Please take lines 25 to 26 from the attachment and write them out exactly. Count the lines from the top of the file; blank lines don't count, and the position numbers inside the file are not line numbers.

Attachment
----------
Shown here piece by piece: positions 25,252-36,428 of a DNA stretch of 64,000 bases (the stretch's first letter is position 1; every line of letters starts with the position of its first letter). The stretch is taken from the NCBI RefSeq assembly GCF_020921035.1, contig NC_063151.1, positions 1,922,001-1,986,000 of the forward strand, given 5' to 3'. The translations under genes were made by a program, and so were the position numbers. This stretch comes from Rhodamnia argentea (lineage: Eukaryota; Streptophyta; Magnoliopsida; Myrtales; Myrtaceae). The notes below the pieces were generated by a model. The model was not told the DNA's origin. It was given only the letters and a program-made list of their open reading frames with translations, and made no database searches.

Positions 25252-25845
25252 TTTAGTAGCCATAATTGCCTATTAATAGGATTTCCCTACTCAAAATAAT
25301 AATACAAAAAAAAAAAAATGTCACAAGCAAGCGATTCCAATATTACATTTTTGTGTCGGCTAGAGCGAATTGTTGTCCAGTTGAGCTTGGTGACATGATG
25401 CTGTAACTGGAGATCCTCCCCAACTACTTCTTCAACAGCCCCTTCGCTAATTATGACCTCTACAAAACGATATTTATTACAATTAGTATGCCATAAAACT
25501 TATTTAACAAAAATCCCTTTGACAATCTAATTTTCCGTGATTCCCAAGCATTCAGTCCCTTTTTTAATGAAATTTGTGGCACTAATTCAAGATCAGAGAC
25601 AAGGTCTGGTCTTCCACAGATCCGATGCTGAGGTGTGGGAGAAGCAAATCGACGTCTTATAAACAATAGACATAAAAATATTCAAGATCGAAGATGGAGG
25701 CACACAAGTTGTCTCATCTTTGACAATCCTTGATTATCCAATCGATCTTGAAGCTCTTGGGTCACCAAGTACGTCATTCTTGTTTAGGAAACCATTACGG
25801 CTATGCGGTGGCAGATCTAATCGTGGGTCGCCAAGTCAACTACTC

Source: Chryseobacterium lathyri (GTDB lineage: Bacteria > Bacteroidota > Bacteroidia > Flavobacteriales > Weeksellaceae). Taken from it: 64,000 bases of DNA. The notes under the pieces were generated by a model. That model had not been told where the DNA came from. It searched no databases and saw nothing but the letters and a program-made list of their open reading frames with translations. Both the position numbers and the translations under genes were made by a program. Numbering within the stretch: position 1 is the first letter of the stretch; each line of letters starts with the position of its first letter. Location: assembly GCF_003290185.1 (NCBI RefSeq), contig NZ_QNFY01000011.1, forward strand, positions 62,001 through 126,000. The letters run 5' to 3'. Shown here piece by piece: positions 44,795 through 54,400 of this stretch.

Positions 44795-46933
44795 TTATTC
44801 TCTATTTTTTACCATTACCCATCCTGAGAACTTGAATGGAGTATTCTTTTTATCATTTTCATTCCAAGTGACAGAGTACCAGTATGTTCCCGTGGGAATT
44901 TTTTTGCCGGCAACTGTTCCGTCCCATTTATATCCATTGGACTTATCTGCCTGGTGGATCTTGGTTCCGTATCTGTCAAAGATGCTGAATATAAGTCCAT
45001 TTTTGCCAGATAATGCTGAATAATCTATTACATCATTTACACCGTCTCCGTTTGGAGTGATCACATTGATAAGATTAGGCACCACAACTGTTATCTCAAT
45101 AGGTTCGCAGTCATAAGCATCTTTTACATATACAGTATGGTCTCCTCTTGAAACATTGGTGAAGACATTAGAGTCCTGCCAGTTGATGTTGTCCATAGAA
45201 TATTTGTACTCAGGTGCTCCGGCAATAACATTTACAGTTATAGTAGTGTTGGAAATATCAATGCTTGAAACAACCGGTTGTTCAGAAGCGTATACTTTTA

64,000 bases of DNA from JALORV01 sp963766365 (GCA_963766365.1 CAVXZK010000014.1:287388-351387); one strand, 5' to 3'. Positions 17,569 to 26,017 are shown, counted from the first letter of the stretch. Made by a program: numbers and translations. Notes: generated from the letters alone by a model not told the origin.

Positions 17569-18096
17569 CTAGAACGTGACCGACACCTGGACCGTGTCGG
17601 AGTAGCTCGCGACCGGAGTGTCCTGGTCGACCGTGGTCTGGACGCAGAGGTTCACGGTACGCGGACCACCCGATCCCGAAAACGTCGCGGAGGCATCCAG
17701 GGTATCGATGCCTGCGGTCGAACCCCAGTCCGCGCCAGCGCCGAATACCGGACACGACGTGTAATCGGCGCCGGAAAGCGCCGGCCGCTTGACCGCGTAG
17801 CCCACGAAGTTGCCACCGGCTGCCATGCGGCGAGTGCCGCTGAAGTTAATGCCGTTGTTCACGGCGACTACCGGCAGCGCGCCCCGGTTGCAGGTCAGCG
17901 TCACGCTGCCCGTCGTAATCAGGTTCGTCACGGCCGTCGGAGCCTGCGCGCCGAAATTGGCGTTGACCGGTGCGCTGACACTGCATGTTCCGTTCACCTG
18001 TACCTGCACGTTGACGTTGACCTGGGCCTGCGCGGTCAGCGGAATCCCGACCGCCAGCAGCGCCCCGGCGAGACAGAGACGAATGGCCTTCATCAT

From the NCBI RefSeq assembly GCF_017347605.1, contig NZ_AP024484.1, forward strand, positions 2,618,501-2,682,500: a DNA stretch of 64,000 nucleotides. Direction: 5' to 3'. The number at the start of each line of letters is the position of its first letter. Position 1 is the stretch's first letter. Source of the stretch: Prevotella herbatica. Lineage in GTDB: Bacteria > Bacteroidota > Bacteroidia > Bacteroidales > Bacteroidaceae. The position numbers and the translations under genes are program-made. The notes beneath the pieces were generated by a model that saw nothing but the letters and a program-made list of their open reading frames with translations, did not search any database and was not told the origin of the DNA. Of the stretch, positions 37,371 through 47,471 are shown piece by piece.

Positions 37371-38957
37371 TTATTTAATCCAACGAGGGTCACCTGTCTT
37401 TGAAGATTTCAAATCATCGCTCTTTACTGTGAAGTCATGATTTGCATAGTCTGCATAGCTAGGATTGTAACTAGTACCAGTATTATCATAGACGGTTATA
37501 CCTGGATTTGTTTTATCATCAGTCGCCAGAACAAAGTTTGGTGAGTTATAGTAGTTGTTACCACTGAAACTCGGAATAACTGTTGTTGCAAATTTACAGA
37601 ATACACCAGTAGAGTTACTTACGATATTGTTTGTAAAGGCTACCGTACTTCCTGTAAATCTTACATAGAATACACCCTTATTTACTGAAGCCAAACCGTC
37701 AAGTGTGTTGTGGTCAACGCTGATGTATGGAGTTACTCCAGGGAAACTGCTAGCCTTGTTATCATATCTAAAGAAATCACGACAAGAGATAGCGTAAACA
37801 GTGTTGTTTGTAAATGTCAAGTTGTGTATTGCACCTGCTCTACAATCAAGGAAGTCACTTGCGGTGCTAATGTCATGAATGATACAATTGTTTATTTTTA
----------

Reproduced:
18001 TACCTGCACGTTGACGTTGACCTGGGCCTGCGCGGTCAGCGGAATCCCGACCGCCAGCAGCGCCCCGGCGAGACAGAGACGAATGGCCTTCATCAT

From the NCBI RefSeq assembly GCF_017347605.1, contig NZ_AP024484.1, forward strand, positions 2,618,501-2,682,500: a DNA stretch of 64,000 nucleotides. Direction: 5' to 3'. The number at the start of each line of letters is the position of its first letter. Position 1 is the stretch's first letter. Source of the stretch: Prevotella herbatica. Lineage in GTDB: Bacteria > Bacteroidota > Bacteroidia > Bacteroidales > Bacteroidaceae. The position numbers and the translations under genes are program-made. The notes beneath the pieces were generated by a model that saw nothing but the letters and a program-made list of their open reading frames with translations, did not search any database and was not told the origin of the DNA. Of the stretch, positions 37,371 through 47,471 are shown piece by piece.